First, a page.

Bohdjalian A.,University of Vienna |
Aviv R.,MetaCure |
Prager G.,University of Vienna |
Schindler K.,Medical University of Vienna |
And 3 more authors.
Background: The association between phase II of the motor migratory complex (MMC) and hunger remains poorly understood, which may be important in non-diabetic and diabetic obese subjects where gastric inter-digestive motility has been often reported as impaired. We characterize phase II of the MMC and its predictive power on food intake, weight loss, and glycemia in non-diabetic (OB) and diabetic (DM) obese subjects treated with gastric stimulation for 6 months. Methods: Twelve OB and 12 DM subjects were implanted with bipolar electrodes connected to a gastric stimulator capable of recording antrum electromechanical activity. Results: The phase II mean interval size and duration increased from 156∈±∈121 to 230∈±∈228 s and from 98∈±∈33 to 130∈±∈35 min (p∈<∈0. 05) in OB and from 158∈±∈158 to180∈±∈112 s and from 77∈±∈26 to 109∈±∈18 min (p∈<∈0.05) in DM after 6 months. There was a significant trend of meals to interrupt the late rather than the early phase II. Nonlinear regression analysis demonstrated that weight loss in OB was significantly associated with the change in interval size of the late phase II and with phase II duration. In the DM group, weight loss and glycemia were also significantly associated with the change in the interval size of the early phase II. Conclusions: Gastric stimulation delivered in the digestive period can modify the length of the MMC and the contractility in its longest component, phase II. The duration and contractility of the MMC can determine to some extent future intake and, thus, influence energy balance. © 2012 Springer Science + Business Media, LLC. Source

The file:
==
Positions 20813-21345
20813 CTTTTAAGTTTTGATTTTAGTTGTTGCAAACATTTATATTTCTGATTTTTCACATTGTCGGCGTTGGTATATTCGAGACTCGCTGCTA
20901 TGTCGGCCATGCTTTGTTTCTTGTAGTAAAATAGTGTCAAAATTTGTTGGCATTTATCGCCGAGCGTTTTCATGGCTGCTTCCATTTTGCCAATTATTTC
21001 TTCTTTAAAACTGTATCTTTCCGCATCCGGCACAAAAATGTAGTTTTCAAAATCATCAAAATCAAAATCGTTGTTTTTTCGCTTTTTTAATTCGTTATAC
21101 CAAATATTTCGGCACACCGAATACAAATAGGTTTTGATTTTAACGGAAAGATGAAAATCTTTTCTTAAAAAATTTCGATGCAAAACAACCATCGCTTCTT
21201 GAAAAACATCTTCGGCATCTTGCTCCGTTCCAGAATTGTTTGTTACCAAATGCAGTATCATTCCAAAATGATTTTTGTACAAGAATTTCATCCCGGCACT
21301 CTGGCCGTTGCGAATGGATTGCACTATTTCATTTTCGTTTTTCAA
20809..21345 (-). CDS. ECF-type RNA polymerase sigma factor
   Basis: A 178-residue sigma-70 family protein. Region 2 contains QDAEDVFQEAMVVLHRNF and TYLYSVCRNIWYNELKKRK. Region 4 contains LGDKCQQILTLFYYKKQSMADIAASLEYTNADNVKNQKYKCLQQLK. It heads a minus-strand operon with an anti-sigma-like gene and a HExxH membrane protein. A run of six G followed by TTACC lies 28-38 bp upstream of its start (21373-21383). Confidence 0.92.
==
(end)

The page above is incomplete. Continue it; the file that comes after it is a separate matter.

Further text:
MetaCure | Date: 2015-08-10
MetaCure | Date: 2006-11-07
MetaCure | Date: 2014-07-16
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Mission Statement There is a pressing need for better type 2 diabetes treatments capable of addressing the global diabetes pandemic. We are devoted to improving the health and quality of life of hundreds of millions of type 2 diabetes patients by shifting the disease treatment to a clinically and economically effective, one-time, safe and minimally invasive procedure ...